The act of creating crisis maps during and after natural disasters, such as the recent Japanese tsunami, serves to inform and aid the efforts of relief workers. When the same mapping and communication technology is put to use during political conflicts, is it possible the efforts of crisis mappers could be doing more harm than good? Erica Naone of MIT's Technology Review writes about the very real threat of hijacked maps in conflicts around the world, notably the political unrest in the Middle East:
"Crisis mapping has had a major impact in the last 18 months, helping to collate information and coordinate activities during the Haitian earthquake in early 2010 and the Japanese tsunami that struck earlier this year.
But crisis mapping tools are increasingly springing up in politically fraught situations, too; most notably, they have been used to provide humanitarian relief during the protests that have swept through the Middle East in recent months. Since some authorities may want to undermine these efforts, or even attack those involved, it's becoming vital to protect these systems from interference, says George Chamales, a hacker and activist who has served as technical lead for crisis map deployments in Libya, Pakistan, and Sudan."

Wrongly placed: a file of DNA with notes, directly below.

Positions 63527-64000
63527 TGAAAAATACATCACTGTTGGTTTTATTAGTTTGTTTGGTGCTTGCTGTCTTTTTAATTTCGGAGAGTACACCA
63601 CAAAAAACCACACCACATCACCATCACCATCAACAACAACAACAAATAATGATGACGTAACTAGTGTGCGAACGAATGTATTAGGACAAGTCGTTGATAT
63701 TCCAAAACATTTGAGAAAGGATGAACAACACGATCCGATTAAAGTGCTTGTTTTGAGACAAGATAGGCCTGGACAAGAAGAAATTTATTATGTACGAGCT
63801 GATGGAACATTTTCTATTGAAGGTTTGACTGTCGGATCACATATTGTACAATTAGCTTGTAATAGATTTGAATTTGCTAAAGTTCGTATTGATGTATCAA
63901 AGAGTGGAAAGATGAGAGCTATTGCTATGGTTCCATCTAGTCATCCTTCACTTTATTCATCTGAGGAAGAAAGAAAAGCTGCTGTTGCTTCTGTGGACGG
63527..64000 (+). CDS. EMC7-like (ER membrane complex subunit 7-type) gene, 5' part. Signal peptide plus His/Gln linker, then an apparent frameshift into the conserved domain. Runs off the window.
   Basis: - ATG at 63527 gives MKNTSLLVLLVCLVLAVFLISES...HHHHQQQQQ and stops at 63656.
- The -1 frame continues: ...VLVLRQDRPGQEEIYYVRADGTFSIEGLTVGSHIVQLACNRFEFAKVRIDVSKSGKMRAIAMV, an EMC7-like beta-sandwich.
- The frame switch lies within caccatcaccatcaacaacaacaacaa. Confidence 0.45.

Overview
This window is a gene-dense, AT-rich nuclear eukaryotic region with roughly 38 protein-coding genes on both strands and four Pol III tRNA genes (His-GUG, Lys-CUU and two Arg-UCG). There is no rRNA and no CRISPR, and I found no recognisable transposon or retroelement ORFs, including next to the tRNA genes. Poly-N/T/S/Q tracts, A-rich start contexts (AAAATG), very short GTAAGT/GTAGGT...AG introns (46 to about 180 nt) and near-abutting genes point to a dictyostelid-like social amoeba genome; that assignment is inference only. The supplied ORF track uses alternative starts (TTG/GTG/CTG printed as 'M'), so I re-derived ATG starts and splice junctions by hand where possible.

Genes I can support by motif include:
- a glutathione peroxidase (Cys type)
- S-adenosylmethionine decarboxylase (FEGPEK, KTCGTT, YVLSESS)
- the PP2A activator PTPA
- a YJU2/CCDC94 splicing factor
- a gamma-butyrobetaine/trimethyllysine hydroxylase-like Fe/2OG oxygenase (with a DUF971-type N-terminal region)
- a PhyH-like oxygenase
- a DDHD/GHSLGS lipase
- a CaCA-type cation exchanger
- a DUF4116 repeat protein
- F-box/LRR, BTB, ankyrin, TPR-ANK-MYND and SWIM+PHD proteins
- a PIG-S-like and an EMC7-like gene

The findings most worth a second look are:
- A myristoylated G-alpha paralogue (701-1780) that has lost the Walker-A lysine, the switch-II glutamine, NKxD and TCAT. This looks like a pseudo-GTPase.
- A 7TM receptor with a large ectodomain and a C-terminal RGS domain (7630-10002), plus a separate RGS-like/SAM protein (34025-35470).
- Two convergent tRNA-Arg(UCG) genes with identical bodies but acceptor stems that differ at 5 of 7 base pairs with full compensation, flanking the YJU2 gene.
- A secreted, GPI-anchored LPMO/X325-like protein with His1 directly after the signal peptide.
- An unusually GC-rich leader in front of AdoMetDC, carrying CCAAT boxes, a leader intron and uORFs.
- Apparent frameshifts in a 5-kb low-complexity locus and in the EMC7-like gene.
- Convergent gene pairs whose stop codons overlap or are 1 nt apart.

Read the full article here: Why Crisis Maps Can Be Risky When There's Political Unrest
Via MIT Technology Review